President Donald Trump, seizing on recent signs of progress in hard-hit areas like Seattle and New York City, has said coronavirus cases in the U.S. have peaked, suggesting that the worst of the pandemic is over as he encourages states to ease up on restrictions and revive an economy in tailspin.
"The battle continues, but the data suggests that nationwide we have passed the peak on new cases. Hopefully that will continue and we will continue to make great progress," Trump said Wednesday at the White House.
In the same news conference, he added, “It looks like we're plateauing and maybe even, in many cases, coming down."
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"Our experts say the curve has flattened and the peak in new cases is behind us,” he said Thursday.
But experts told NBC News that Trump’s claims of a plateau are premature or exaggerated.
“He’s claiming to have knowledge on something it’s impossible for him" to know, said Dr. Vin Gupta, a pulmonologist, global health policy expert and an NBC News and MSNBC contributor. “You need to test the country broadly to really know if the [COVID-19] cases are down.”
Gupta said the best data the U.S. has is in-hospital deaths due to COVID-19, because people are able to get tested more easily when they are hospitalized. The data on confirmed infections nationwide is likely a sizable undercount, because any people who are asymptomatic or who have mild symptoms are not getting tested.
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"What we feel confident on, via statistical models, the number of people dying in hospitals from COVID has stabilized," Gupta said.
But there’s no way to know whether actual infections are down without widespread testing.
Home deaths add more uncertainty to the data, too, he said, noting that New York City has begun revising death tolls to include those likely related to coronavirus. There have been at least 7,890 confirmed coronavirus-related fatalities in the five boroughs and another 4,309 "probable" COVID-19 deaths as of Friday afternoon., according to the city's daily tally.
Experts urged caution in overstating successes, saying that a relaxing of social distancing — and the reopening of businesses where people congregate — could undermine the success in controlling the spread and trigger a second surge.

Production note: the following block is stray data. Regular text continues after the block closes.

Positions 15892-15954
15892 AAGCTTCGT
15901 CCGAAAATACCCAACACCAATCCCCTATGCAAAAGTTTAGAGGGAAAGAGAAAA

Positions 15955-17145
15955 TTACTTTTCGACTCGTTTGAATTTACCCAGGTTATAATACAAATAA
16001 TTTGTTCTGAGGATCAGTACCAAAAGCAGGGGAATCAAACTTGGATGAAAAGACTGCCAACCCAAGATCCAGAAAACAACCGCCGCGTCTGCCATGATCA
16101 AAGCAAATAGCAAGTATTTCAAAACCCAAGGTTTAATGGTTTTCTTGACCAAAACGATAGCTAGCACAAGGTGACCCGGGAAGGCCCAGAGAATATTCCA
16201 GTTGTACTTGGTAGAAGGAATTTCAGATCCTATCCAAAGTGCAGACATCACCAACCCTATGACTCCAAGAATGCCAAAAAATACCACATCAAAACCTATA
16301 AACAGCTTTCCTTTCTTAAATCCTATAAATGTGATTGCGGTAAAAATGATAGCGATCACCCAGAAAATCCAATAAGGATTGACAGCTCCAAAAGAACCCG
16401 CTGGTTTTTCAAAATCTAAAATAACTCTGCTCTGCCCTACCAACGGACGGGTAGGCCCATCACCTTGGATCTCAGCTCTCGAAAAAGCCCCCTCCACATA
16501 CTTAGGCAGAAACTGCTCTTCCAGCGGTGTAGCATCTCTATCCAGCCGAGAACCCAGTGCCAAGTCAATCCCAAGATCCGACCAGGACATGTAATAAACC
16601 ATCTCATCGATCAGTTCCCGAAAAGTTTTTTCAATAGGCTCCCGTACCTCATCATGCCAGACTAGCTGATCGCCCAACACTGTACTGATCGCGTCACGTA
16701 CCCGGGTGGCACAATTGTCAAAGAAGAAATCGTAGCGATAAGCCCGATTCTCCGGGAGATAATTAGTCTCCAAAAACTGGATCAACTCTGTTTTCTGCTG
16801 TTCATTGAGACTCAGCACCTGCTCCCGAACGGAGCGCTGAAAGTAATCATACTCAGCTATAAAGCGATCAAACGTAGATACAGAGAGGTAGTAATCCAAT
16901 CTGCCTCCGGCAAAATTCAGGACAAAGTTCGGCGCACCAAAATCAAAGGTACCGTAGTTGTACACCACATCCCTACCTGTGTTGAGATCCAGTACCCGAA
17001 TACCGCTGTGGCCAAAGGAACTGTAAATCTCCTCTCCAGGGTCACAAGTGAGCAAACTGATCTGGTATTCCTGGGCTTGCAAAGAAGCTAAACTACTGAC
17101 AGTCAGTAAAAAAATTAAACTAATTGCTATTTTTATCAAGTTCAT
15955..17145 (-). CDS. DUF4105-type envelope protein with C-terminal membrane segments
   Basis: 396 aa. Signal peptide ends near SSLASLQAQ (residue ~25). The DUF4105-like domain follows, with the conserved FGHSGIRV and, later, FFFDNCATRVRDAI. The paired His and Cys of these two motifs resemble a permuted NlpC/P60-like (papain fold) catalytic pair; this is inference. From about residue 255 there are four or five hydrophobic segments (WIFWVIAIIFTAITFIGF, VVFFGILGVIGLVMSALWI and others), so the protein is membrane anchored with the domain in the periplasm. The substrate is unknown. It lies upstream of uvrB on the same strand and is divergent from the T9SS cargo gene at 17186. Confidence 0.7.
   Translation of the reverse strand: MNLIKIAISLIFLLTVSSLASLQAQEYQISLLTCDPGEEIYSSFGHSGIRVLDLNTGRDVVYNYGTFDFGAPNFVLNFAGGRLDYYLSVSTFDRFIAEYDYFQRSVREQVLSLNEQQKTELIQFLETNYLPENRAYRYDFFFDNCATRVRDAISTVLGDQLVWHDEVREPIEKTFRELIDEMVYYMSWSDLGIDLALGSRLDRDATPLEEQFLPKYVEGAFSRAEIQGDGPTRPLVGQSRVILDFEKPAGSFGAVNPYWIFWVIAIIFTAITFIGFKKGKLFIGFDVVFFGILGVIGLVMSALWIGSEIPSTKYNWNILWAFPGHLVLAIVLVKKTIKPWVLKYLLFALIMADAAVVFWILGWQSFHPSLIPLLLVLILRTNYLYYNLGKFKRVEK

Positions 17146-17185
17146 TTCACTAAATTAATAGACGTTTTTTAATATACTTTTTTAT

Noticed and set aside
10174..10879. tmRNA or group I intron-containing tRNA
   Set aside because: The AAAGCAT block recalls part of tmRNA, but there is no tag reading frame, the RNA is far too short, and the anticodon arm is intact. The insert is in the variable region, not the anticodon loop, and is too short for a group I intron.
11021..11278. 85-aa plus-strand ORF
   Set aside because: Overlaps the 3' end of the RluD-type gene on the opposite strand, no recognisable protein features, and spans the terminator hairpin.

“We haven’t seen anything that indicates we are at the tail end of the outbreak,” said Joseph Fair, a virologist, epidemiologist and NBC News and MSNBC contributor. “We want to be farther down the downslope.”
Fair said the president’s claims of a plateau are likely accurate for areas with strict social distancing measures, like New York City.
But with unrestricted travel between states and different stay-at-home policies in different states, Fair said the U.S. is playing a “whack-a-mole game” rather than truly controlling the outbreak.
“New York City goes down, but then Houston pops up,” he said. "I think we have plateaued in certain places… I don’t think we've plateaued everywhere."
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Indeed, areas that were initially not hard hit are now preparing for their own surges.
Rhode Island Gov. Gina Raimondo said Friday the state is preparing for a peak in two weeks, as the state's hospitalizations and fatalities continue to rise. South Dakota Gov. Kristi Noem said Sioux Falls' peak would hit in the middle of May, after a meat processing plant in the area became a hotspot for the virus. Officials from Mecklenburg County, North Carolina — which includes the city of Charlotte — said their peak could hit June 25.
Fair said caution is important when analyzing data because incubation periods can mask transmission rates.
“Historical precedents teach us that infectious disease comes in waves,” he said. “We try not to put too much into five good days, because that could be people coming through incubation periods.”